I have a Python system which is a mixture of C++ code, pandas/numpy code running on top of BLAS/MKL, and plain Python code binding the whole thing together. “It ain’t a pretty sight”.
It can be viewed as a nested tree (actually DAG) of tasks, with some tasks invoking several dozen sub-tasks, with a total of hundreds of tasks, which may grow to thousands as the project develops.
I got this to work with Python multi-processing by picking a specific level in the tasks tree to distribute across multiple CPUs, but this is sub-optimal as there is variance between the execution times of the sub-trees. Also getting shared-memory Pandas data frames is possible, but very fragile.
It is obvious I’m pushing the platform beyond what it is intended for… So I am looking for alternatives. I have been tracking Julia for a while and now it as just released v1.0 it sounded like it might be a practical choice. The libraries I make use of mostly do basic linear algebra stuff, nothing fancy, so porting shouldn’t be that hard. Using a single language instead of having to dance between my python code, pandas/numpy, and custom C++ extensions sounds really tempting.
What I need is almost exactly is described in https://www.youtube.com/watch?v=YdiZa0Y3F3c - however, looking at https://github.com/JuliaLang/julia/pull/22631 I see this didn’t make it to v1.0. However, reading through https://docs.julialang.org/en/v1/manual/parallel-computing/index.html I see that the low-level building blocks seem to exist (I’m not interested in async I/O issues - my project is almost pure computations).
So: What is the current Julia v1.0 best practice for writing a system that tries to compute a DAG of compute tasks across multiple threads, using shared memory between the tasks for optimal performance, with depth-first work stealing?
In particular, should I:
Stick with my Python system (which mostly works) until PR22631 is merged into a Julia point release. This would be reasonable for my project if it happens in the next, say, 1 or 2 quarters. If it wouldn’t be merged within, say, a year, then just waiting for it wouldn’t make sense.
Roll my own system? I understand this was done in https://juliaimages.github.io/latest/imagefiltering.html for example. I only expect hundreds or thousands of not-too-fast tasks so a naive thread-safe priority queue might not be a bottleneck for me. And there are probably other relaxations I can take advantage of with a tailored system. But if Julia will provide a built-in solution “soon”, this work would be a pure waste.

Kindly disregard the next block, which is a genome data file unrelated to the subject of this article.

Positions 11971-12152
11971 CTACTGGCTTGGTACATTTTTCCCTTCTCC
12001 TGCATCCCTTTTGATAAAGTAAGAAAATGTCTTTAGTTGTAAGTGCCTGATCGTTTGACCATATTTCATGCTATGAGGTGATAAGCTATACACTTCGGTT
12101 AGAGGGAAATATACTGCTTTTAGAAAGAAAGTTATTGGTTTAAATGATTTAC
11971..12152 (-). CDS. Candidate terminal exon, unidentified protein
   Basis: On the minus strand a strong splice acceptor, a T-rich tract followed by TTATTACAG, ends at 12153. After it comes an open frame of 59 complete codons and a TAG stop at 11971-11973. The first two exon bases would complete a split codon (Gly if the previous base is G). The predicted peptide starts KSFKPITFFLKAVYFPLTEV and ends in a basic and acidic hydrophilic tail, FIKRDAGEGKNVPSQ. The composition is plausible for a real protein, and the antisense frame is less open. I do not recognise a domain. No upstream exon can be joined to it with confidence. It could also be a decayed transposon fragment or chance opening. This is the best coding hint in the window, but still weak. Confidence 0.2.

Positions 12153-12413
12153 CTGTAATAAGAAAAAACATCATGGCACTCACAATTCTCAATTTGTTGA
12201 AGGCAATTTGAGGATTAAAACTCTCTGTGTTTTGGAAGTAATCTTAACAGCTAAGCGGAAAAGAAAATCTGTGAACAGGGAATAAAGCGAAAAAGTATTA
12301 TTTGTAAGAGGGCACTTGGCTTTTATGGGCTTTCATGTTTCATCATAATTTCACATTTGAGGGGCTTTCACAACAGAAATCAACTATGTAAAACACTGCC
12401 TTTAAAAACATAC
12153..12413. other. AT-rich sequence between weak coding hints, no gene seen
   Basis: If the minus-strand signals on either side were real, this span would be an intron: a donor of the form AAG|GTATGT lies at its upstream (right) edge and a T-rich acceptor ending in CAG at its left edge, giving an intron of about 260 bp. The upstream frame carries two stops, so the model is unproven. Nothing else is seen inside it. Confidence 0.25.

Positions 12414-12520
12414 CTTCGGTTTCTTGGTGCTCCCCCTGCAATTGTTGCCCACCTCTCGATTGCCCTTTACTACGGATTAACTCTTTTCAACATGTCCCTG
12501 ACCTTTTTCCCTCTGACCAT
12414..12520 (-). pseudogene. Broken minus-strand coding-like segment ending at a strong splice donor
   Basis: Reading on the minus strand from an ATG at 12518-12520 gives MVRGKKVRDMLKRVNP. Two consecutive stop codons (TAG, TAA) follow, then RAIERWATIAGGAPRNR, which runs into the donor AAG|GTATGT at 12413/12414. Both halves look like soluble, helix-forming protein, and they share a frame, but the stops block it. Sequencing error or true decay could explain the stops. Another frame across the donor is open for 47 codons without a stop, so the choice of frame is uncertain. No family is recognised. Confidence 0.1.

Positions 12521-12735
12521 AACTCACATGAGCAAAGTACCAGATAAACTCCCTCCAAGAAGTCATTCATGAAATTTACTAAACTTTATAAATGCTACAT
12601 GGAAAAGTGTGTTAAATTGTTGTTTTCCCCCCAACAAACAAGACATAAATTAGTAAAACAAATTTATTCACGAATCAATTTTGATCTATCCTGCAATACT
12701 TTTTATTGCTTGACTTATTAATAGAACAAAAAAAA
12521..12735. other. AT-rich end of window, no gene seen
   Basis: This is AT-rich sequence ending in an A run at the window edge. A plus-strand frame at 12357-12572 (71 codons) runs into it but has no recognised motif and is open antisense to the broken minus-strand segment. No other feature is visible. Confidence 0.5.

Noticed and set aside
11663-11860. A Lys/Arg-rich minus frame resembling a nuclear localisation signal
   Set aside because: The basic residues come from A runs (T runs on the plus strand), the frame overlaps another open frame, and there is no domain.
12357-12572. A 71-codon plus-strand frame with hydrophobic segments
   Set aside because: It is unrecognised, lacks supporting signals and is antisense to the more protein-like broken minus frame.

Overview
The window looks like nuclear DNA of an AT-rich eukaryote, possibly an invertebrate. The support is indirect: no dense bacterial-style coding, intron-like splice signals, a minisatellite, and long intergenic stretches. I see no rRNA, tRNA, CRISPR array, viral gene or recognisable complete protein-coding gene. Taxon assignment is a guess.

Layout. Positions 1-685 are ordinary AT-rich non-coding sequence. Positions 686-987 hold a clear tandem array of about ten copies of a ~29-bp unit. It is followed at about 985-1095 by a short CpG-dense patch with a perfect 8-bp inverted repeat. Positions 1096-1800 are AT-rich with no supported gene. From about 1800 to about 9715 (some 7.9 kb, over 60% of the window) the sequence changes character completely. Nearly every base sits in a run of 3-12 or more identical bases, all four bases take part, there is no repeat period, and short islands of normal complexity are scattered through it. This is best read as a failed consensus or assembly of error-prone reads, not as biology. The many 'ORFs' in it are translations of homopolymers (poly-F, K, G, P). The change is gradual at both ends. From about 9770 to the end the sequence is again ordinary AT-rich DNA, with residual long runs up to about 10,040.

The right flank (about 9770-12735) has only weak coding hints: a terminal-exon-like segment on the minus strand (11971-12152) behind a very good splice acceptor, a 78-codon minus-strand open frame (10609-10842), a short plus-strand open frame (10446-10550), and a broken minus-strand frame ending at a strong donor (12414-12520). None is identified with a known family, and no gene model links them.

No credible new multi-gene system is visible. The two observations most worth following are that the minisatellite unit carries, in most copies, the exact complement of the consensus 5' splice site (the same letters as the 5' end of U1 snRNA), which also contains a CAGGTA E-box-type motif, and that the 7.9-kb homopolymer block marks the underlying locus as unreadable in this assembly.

Use some package that provides a similar functionality? Come to think of it, it isn’t clear to me why PR22631 is a PR instead of a package building on top of the mechanisms already provided by Julia v1.0. This is not to say I don’t appreciate such a generic, high-performance production-quality package would be far from trivial. It is certainly beyond the scope of what I can afford creating within my own project.
[Edit] The reason this is a PR is because a ton of basic Julia functionality isn’t thread-safe. A PR is therefore needed to make things work, regardless of the scheduler issue. This makes me appreciate the immense task the PR needs to tackle; multi-threading is very basic and adding it to a language at a late design stage is extremely difficult.
Given the current lack of type safety of basic constructs in Julia v1.0, I wouldn’t use it to write multi-threaded code for anything other than exploratory purposes until the PR is merged.
Even when the PR is merged, Julia lacks any mechanisms for thread-safety in user code or libraries. In particular there is no language assistance in avoiding data races. There’s a good reason languages such as rust (and maybe pony) resorted to enforcing thread-safety at the language level. Writing multi-threaded code in languages that lack such safety features (such as C++) is notoriously difficult even for experts - and most scientific code is not written by software development experts. However I doubt such language extensions are practical in Julia v1.x.
Some other option?